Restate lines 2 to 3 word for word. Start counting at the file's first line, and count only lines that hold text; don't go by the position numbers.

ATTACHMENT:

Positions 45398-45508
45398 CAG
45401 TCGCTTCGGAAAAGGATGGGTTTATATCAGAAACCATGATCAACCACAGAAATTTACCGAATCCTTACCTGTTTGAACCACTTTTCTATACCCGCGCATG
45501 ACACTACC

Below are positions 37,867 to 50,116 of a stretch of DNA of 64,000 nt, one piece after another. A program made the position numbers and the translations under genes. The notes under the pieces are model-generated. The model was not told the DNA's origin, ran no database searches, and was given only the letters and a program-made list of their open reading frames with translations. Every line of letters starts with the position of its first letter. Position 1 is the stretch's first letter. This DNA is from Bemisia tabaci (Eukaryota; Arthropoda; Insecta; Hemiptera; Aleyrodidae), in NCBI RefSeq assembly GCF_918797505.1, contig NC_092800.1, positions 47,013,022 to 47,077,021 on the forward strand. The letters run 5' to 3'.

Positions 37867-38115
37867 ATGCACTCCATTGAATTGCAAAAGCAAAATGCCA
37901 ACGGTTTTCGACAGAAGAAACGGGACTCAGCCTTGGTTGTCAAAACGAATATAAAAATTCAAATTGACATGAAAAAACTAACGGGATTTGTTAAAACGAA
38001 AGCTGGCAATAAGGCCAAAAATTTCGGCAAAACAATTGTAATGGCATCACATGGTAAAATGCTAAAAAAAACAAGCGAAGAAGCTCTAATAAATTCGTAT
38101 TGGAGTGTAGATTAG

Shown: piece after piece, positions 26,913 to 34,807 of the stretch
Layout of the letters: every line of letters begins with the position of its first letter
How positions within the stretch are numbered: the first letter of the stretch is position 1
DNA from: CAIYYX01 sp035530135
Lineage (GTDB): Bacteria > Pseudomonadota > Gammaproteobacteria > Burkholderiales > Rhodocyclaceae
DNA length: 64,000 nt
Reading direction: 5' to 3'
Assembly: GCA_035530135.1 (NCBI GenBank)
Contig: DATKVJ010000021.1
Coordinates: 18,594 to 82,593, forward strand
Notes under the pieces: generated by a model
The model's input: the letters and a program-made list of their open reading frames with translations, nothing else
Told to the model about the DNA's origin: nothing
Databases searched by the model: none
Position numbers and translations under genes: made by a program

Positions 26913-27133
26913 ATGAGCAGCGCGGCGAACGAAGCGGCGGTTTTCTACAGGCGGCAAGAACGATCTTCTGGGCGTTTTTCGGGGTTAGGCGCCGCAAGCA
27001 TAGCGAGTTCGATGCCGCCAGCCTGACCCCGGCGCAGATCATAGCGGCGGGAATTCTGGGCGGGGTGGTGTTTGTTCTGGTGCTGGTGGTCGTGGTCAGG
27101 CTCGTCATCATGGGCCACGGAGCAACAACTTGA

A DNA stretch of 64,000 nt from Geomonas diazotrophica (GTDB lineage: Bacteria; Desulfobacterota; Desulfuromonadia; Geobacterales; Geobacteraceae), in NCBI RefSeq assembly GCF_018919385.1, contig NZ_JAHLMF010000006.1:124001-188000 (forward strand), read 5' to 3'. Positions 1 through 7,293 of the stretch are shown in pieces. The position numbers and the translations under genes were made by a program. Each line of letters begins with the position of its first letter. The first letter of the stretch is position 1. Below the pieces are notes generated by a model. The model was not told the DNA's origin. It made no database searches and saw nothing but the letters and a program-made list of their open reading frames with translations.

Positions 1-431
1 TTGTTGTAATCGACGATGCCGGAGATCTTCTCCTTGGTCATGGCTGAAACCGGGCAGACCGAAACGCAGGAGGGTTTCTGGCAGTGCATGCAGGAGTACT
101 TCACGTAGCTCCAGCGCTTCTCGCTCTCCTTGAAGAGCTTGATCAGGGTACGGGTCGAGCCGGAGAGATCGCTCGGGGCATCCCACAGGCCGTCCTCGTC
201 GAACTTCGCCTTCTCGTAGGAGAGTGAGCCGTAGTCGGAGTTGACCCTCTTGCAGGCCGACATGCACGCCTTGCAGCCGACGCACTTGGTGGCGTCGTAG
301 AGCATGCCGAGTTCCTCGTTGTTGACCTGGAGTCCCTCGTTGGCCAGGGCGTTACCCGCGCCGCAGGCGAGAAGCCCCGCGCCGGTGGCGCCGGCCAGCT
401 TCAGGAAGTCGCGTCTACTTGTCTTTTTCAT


45398 CAG
45401 TCGCTTCGGAAAAGGATGGGTTTATATCAGAAACCATGATCAACCACAGAAATTTACCGAATCCTTACCTGTTTGAACCACTTTTCTATACCCGCGCATG